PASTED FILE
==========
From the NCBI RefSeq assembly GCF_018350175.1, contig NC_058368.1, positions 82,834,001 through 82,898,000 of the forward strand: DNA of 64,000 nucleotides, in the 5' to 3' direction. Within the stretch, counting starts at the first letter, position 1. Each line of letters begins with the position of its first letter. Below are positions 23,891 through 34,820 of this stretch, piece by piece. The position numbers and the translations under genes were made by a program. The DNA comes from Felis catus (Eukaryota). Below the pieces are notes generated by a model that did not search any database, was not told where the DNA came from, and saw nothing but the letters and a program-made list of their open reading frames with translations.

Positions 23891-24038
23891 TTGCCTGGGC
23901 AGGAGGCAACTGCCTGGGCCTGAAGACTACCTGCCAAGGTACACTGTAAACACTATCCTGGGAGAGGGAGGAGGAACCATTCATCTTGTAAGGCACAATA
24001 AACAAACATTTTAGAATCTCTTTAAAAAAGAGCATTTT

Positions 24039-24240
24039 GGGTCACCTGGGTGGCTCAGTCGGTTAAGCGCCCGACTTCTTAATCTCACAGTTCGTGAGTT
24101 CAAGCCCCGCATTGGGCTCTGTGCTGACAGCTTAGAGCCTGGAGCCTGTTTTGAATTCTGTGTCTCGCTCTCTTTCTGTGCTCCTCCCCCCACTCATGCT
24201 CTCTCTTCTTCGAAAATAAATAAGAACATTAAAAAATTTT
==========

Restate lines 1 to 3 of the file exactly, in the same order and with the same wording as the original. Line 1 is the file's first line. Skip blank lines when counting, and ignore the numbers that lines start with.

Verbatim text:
From the NCBI RefSeq assembly GCF_018350175.1, contig NC_058368.1, positions 82,834,001 through 82,898,000 of the forward strand: DNA of 64,000 nucleotides, in the 5' to 3' direction. Within the stretch, counting starts at the first letter, position 1. Each line of letters begins with the position of its first letter. Below are positions 23,891 through 34,820 of this stretch, piece by piece. The position numbers and the translations under genes were made by a program. The DNA comes from Felis catus (Eukaryota). Below the pieces are notes generated by a model that did not search any database, was not told where the DNA came from, and saw nothing but the letters and a program-made list of their open reading frames with translations.

Positions 23891-24038
23891 TTGCCTGGGC